It it always true that the image of the neutral element in a group homomorphism $f$ is the neutral element of the codomain group regardless whether $f$ is injective/surjective?

The answer is most probably true as written at various places but I can’t understand the following (counter?) example.

Let $G$ be the group $\{0,1\}$ and the mapping $f: G \rightarrow G$ such that for all $x \in G, f(x) = 0$ ; $f$ is indeed a group morphism $f(x*y) = f(x)*f(y)=0$ but the image of the neutral $f(1)$ is $0$ and different to $1$.


  • $\begingroup$ Are you considering the two elements $0$ and $1$ with their usual multiplication? That's not a group. $0$ has no inverse. $\endgroup$ – badjohn Feb 11 at 8:33

As I said in a comment, your $G$ does not seem to be a group, what is the inverse of $0$?

Let's suppose $f : G \rightarrow H$ is a group homomorphism.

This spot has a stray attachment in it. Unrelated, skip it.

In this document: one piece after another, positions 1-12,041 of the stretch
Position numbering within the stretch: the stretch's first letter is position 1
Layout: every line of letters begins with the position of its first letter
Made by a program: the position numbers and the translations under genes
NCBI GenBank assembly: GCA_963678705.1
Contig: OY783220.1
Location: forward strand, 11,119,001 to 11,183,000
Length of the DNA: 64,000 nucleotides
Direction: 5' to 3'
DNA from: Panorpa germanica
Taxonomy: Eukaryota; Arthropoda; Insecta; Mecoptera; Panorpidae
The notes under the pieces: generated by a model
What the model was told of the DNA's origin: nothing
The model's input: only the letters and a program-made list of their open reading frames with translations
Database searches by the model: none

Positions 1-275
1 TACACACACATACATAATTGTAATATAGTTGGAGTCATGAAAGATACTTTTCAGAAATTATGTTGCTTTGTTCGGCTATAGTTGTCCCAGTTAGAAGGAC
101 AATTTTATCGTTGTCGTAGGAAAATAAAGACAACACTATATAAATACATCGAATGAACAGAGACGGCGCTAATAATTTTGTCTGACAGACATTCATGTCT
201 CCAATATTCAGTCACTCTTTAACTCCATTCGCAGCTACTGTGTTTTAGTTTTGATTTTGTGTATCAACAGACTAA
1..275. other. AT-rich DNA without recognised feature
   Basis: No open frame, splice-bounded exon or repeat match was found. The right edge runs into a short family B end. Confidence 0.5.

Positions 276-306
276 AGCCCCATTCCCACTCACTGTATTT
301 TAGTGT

The identity of $G$ is $e_G$ and that of $H$ is $e_H$.

Let's distinguish two cases:

  1. $\forall g \in G: f(g) = e_H$

Obviously, $f$ maps $e_G$ to $e_H$.

  1. $\exists g \in G: f(g) \neq e_H$

Let $h = f(g)$.

$f(e_Gg) = f(e_G)f(g)$ since $f$ is a homomorphism.

But also $e_G g = g$ so:

$f(g) = f(e_G)f(g)$

$h = f(e_G) h$

$H$ is a group so $h$ has an inverse $h^{-1}$.

$h h^{-1} = f(e_G) h h^{-1}$

$e_H = f(e_G)$.

So the image of $e_G$ is $e_H$.

We did not actually need to distinguish the two cases, it just seemed a little clearer to do so.

  • $\begingroup$ Thank you. Very clear. $\endgroup$ – mauricebis Feb 11 at 9:29

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